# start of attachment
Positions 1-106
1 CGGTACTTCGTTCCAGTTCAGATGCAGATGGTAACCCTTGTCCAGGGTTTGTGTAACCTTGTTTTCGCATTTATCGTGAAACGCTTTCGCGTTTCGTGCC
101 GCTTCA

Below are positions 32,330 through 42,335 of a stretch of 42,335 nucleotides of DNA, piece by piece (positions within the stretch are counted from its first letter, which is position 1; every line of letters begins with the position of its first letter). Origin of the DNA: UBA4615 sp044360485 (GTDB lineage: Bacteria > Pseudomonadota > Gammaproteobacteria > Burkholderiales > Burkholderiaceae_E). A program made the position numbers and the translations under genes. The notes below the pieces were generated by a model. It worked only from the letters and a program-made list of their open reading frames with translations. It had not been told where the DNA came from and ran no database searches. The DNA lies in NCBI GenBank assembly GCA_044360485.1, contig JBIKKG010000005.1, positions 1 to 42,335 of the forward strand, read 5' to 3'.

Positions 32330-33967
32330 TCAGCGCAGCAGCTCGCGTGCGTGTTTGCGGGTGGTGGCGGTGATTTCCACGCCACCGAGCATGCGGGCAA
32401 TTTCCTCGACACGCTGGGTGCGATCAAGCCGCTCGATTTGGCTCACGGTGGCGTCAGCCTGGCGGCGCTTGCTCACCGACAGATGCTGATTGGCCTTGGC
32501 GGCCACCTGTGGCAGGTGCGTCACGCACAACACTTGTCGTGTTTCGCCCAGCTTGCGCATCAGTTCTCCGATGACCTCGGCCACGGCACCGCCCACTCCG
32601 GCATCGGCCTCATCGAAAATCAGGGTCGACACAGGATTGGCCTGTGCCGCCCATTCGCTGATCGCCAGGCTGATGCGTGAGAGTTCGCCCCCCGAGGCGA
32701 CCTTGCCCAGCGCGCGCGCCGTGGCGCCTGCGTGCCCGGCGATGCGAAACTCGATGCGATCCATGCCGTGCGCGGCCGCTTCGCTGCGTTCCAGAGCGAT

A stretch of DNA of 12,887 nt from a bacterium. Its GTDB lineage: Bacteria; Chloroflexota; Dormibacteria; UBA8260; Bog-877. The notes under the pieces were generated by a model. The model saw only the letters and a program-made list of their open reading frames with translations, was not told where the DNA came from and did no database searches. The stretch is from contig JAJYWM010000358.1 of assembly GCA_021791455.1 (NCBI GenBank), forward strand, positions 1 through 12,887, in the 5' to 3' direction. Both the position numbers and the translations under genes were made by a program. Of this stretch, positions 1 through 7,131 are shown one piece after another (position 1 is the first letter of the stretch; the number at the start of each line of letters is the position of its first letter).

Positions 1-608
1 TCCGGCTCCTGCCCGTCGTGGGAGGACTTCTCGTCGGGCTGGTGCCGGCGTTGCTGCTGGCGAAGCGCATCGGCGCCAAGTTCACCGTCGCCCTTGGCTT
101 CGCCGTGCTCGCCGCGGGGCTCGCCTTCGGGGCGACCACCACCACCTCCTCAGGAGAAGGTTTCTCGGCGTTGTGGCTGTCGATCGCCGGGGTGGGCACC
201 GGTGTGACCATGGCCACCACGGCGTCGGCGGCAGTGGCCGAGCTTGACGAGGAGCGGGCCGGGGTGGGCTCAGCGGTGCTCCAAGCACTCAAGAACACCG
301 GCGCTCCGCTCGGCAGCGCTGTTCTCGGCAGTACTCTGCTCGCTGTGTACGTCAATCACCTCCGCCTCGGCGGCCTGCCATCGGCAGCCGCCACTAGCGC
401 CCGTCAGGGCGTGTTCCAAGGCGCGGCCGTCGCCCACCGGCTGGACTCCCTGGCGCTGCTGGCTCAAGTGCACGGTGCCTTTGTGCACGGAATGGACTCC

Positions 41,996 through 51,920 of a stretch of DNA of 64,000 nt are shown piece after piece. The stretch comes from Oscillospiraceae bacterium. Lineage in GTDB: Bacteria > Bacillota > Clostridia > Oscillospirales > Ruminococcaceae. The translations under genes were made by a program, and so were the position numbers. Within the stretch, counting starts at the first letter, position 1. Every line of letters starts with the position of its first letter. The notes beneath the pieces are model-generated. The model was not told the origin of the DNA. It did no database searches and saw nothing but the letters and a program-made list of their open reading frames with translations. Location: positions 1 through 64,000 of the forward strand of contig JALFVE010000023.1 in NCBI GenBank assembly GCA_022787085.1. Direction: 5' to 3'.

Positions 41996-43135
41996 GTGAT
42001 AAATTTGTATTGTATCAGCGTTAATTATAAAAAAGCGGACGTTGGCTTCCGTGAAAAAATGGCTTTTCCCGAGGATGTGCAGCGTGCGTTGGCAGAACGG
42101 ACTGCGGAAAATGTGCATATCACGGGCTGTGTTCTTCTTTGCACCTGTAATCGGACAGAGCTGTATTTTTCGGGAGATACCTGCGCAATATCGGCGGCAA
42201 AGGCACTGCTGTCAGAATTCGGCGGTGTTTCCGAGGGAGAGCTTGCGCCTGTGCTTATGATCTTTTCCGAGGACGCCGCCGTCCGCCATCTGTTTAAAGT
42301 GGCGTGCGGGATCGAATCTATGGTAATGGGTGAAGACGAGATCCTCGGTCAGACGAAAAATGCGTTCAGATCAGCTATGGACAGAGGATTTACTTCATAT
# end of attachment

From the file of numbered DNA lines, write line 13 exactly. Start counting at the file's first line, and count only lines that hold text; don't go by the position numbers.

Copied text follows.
1 TCCGGCTCCTGCCCGTCGTGGGAGGACTTCTCGTCGGGCTGGTGCCGGCGTTGCTGCTGGCGAAGCGCATCGGCGCCAAGTTCACCGTCGCCCTTGGCTT